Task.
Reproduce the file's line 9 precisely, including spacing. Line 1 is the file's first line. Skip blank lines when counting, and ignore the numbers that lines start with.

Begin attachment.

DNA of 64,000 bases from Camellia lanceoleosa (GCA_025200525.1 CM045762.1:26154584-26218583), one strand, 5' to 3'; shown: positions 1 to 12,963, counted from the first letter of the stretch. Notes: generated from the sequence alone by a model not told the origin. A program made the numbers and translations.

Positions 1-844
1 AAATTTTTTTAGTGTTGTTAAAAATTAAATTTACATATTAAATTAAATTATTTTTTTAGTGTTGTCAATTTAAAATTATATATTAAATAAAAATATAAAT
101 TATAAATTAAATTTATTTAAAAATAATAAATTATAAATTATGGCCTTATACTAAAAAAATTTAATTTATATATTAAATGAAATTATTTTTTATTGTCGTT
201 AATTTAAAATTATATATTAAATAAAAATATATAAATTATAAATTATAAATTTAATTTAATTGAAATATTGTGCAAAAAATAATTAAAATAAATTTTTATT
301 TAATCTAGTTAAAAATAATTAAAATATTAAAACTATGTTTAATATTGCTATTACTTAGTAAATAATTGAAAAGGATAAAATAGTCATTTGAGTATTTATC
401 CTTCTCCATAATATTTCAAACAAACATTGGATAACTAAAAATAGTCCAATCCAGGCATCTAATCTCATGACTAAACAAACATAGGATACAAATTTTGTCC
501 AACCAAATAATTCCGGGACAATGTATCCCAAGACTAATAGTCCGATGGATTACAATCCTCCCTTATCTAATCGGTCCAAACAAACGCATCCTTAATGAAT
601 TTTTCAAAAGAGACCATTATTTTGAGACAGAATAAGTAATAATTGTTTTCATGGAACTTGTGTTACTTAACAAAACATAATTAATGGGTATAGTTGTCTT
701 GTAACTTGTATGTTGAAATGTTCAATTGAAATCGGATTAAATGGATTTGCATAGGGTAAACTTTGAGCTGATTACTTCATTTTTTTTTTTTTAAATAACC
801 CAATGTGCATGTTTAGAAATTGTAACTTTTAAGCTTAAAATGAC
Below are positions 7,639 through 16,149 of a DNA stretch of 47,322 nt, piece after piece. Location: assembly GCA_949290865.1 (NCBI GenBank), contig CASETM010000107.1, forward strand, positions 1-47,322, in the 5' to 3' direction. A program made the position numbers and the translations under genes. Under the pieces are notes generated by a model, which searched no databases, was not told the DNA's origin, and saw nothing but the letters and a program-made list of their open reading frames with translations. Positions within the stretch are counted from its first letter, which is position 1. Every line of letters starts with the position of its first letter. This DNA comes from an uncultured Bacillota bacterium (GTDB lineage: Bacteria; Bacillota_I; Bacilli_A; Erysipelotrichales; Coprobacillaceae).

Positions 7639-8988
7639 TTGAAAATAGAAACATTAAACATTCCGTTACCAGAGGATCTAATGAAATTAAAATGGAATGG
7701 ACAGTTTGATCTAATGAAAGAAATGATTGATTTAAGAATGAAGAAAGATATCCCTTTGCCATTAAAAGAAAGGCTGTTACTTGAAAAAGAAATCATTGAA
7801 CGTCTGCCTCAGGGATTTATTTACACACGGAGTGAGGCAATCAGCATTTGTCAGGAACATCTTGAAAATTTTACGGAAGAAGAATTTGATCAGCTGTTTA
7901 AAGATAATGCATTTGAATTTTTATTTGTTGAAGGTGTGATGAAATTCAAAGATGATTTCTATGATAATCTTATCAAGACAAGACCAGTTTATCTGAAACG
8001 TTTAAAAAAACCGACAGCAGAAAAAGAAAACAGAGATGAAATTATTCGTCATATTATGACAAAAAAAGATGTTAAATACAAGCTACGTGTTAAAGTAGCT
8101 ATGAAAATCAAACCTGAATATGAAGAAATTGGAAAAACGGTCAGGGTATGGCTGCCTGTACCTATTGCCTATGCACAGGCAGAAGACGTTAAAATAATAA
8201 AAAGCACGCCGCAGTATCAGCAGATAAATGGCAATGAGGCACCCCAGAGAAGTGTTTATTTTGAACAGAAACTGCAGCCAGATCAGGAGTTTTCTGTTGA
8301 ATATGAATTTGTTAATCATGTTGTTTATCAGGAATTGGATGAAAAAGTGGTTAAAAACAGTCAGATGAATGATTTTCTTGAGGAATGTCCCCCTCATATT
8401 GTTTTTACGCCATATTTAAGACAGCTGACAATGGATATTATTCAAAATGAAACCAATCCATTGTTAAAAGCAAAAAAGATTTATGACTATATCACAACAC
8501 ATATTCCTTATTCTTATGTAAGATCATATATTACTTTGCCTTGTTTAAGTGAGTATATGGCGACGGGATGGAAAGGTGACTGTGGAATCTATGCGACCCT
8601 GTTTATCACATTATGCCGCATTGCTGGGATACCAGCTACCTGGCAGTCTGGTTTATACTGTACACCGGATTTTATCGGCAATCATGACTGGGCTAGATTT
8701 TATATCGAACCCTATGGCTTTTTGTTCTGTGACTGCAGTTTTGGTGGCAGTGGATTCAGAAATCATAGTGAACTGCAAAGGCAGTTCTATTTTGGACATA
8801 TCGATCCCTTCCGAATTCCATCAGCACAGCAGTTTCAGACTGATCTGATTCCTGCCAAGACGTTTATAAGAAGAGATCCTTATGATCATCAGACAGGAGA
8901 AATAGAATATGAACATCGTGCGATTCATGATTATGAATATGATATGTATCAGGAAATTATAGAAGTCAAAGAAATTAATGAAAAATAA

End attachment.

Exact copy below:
601 TTTTCAAAAGAGACCATTATTTTGAGACAGAATAAGTAATAATTGTTTTCATGGAACTTGTGTTACTTAACAAAACATAATTAATGGGTATAGTTGTCTT